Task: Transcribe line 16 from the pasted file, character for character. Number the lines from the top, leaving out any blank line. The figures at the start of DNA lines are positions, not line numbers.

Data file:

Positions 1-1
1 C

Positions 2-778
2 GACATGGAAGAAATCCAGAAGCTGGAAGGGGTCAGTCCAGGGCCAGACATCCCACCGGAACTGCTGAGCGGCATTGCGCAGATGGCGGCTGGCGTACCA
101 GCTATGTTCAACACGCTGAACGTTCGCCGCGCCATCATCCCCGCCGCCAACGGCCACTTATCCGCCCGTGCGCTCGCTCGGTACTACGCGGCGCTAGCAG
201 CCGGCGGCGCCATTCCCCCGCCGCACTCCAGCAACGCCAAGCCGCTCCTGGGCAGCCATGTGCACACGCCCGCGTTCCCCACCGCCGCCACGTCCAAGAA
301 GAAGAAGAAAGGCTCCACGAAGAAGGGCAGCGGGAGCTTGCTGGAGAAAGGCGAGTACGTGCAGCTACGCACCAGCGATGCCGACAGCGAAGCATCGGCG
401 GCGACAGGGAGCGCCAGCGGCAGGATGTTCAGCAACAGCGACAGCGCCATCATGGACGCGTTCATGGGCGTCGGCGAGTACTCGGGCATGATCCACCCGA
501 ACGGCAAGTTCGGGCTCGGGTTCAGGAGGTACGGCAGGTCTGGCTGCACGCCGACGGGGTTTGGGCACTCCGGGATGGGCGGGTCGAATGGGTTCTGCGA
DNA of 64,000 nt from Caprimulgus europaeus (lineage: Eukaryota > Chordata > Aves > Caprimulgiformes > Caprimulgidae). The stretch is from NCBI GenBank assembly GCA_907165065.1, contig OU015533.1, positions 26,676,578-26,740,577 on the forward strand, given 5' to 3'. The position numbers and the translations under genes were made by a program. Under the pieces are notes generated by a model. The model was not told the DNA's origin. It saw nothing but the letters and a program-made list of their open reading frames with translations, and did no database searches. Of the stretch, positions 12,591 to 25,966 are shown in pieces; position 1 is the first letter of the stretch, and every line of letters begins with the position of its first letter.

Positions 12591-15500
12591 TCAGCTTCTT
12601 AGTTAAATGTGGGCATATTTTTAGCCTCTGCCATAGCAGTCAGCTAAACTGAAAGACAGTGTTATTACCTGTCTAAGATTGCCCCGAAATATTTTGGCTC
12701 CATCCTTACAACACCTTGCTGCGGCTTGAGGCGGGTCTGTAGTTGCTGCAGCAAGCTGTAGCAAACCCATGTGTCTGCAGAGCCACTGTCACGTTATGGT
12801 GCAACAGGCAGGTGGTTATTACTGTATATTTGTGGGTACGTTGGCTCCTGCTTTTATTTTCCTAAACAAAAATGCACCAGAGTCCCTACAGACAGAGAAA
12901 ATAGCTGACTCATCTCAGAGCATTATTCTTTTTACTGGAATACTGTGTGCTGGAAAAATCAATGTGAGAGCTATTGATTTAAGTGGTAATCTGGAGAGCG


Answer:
12901 ATAGCTGACTCATCTCAGAGCATTATTCTTTTTACTGGAATACTGTGTGCTGGAAAAATCAATGTGAGAGCTATTGATTTAAGTGGTAATCTGGAGAGCG